Phosphorylation by aurora kinase A induces Mdm2-mediated destabilization and inhibition of p53.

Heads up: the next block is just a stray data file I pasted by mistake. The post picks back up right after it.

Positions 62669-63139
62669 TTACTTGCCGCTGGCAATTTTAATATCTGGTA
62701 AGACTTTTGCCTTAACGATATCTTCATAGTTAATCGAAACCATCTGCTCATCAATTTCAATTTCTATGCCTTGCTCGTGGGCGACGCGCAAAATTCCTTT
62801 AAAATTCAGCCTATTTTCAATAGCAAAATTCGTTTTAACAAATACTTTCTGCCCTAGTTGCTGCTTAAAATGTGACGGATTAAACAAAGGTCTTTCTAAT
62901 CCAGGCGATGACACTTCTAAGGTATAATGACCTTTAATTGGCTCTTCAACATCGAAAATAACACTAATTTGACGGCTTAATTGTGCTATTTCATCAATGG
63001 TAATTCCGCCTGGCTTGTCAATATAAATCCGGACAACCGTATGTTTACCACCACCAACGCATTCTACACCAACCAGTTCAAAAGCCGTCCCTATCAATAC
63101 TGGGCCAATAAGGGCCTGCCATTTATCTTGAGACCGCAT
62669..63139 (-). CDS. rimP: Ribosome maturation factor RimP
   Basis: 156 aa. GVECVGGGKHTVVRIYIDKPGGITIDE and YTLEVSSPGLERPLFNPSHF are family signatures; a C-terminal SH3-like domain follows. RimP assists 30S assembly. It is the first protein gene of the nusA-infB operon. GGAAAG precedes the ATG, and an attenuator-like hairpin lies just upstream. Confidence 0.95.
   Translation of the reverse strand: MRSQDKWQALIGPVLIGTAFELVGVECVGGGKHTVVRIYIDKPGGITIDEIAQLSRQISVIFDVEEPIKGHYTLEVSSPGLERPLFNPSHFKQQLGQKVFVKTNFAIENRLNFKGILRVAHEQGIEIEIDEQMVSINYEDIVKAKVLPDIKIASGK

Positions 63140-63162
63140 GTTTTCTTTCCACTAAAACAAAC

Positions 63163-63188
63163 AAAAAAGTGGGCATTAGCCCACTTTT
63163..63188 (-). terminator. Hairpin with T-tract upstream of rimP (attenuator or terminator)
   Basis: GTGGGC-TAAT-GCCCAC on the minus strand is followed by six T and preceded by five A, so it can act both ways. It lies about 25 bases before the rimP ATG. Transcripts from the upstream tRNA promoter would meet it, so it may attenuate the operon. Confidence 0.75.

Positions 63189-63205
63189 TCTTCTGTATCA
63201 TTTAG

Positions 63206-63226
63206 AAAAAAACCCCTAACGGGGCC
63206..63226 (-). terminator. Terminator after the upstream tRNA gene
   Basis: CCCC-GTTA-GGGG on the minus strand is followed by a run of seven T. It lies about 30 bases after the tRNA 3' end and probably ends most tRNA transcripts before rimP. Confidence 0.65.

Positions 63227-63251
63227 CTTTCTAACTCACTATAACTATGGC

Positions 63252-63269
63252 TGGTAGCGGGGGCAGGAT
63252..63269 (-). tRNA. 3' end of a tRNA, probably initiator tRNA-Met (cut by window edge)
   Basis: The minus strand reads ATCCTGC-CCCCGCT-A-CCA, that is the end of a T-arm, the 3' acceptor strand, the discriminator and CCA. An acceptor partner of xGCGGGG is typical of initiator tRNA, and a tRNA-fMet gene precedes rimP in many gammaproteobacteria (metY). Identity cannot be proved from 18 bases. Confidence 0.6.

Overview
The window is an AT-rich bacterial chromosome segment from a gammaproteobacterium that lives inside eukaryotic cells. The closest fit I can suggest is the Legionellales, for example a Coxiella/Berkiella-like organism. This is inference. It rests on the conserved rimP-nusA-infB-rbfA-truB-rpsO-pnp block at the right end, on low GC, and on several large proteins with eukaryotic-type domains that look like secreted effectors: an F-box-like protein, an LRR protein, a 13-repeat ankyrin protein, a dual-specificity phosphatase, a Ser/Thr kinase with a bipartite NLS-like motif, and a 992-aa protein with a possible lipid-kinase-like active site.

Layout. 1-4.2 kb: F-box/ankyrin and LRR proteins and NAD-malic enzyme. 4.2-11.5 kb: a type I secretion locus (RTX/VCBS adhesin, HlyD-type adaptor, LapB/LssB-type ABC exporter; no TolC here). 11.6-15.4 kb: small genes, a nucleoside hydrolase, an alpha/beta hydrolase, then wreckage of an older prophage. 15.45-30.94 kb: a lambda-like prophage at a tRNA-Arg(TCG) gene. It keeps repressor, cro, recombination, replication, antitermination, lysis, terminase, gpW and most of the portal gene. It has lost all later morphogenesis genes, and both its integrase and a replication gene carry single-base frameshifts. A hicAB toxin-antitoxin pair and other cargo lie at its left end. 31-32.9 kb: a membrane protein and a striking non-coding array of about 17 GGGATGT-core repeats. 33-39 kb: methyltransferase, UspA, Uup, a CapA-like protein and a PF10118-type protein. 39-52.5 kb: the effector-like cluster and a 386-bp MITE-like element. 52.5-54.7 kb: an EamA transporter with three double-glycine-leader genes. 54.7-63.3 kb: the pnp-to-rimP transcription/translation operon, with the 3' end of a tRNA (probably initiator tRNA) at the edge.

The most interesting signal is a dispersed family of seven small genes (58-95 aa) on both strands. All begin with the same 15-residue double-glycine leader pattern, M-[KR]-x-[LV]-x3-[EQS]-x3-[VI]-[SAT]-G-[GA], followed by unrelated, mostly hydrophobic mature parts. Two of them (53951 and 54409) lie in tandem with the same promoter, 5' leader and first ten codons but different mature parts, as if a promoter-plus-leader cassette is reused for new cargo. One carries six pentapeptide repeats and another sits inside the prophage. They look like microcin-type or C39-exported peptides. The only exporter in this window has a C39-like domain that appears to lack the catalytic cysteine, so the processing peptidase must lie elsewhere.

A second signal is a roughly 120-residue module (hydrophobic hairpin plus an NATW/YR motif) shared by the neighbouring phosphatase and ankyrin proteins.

Aurora kinase A (also called STK15 and BTAK) is overexpressed in many human cancers. Ectopic overexpression of aurora kinase A in mammalian cells induces centrosome amplification, chromosome instability and oncogenic transformation, a phenotype characteristic of loss-of-function mutations of p53. Here we show that aurora kinase A phosphorylates p53 at Ser315, leading to its ubiquitination by Mdm2 and proteolysis. p53 is not degraded in the presence of inactive aurora kinase A or ubiquitination-defective Mdm2. Destabilization of p53 by aurora kinase A is abrogated in the presence of mutant Mdm2 that is unable to bind p53 and after repression of Mdm2 by RNA interference. Silencing of aurora kinase A results in less phosphorylation of p53 at Ser315, greater stability of p53 and cell-cycle arrest at G2-M. Cells depleted of aurora kinase A are more sensitive to cisplatin-induced apoptosis, and elevated expression of aurora kinase A abolishes this response. In a sample of bladder tumors with wild-type p53, elevated expression of aurora kinase A was correlated with low p53 concentration. We conclude that aurora kinase A is a key regulatory component of the p53 pathway and that overexpression of aurora kinase A leads to increased degradation of p53, causing downregulation of checkpoint-response pathways and facilitating oncogenic transformation of cells.
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